The “International Symposium on Pavement, Roadway, and Bridge Life Cycle Assessment 2020” will be held in Sacramento, CA, on June 3-6.
The conference focuses on the important and timely topic of life cycle assessment–the ‘cradle-to-grave’ determination of environmental impacts of a product’s life–and its role in pavement, roadway and bridge construction. Hosted by the University of California (Davis/Berkeley) and the National Center for Sustainable Transportation at UC/Davis, the symposium will feature keynote speakers, technical paper presentations, panel discussions and poster sessions.
Keynote speakers for the three-day event include:
- (Thursday) Dr. Arpad Horvath of UC Berkeley, Tom Harman of the FHWA, and Sergio Aceves of Caltrans;
- (Friday) Dr. Alissa Kendall of UC Davis, and Lew Fulton, Sustainable Transportation Energy Pathways, ITS-Davis; and
- (Saturday) Ezra Khan, US EPA.
The formal program is still being developed, but scheduled topics thus far include cement (and asphalt) industry perspectives; product category rules (PCRs) and environmental product declarations (EPDs)*; and other topics important to sustainability best practices.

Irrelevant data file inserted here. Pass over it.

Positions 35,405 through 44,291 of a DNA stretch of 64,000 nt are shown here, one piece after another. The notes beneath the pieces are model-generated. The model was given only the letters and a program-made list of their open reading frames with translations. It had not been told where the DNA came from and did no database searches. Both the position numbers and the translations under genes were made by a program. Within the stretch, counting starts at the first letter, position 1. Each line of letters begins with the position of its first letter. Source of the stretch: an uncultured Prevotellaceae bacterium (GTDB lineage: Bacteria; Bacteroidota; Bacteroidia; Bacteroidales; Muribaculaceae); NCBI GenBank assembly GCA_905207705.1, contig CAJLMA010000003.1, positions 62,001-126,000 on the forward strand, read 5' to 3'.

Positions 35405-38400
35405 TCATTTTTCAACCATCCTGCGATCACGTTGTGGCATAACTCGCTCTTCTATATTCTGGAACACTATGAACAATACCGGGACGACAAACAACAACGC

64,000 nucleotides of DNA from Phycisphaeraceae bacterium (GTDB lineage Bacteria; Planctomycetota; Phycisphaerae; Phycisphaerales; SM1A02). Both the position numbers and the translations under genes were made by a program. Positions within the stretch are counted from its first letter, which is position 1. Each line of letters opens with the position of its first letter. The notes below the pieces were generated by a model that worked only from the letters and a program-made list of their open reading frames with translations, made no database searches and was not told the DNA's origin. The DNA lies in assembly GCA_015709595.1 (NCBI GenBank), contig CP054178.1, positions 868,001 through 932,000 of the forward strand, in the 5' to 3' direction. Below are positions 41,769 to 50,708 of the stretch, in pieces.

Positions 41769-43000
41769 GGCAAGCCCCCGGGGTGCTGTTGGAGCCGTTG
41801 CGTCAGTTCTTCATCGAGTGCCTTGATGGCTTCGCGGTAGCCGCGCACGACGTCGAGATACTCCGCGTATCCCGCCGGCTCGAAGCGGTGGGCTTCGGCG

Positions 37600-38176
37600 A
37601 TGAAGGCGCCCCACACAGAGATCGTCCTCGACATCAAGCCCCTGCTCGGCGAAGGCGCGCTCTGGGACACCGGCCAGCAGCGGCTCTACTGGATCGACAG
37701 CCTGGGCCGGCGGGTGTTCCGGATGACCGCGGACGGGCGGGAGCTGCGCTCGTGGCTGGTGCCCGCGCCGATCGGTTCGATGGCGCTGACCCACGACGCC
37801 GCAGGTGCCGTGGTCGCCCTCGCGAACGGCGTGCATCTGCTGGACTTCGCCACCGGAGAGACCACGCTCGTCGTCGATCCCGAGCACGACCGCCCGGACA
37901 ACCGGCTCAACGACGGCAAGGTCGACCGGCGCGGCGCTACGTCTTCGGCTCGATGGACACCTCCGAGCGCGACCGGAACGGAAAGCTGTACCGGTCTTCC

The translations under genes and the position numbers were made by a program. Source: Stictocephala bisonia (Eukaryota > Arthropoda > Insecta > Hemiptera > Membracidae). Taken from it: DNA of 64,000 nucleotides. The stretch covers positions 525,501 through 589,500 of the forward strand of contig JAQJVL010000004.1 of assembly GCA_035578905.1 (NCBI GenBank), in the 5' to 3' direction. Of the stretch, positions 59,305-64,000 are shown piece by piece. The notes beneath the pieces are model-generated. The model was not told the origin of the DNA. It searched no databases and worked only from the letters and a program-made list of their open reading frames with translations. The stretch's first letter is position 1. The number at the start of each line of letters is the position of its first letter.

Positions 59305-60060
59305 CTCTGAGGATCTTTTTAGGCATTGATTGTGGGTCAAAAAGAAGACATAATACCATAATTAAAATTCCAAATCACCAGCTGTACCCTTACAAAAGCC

Click here to for additional information and to register for the event. The Symposium is supported by several universities and university-seated transportation centers; TRB; the FHWA; and associations, including ACPA, IGGA (an ACPA technology partner), ISCP; NRMCA; Southwest Concrete Pavement Association (an ACPA promotion partner); and California/Nevada Cement Association (an ACPA Association Member).
* ASTM describes product category rules (PCRs) as specific rules, requirements, and guidelines, for developing environmental declarations for one or more products that can fulfill equivalent functions. PCRs determine what information should be gathered and how that information should be evaluated for an environmental declaration. Environmental product declarations (EPDs) provides quantifiable environmental data to compare products that fulfill the same function. In order to create comparable EPDs, they must follow the rules and guidelines called for in the associated PCR.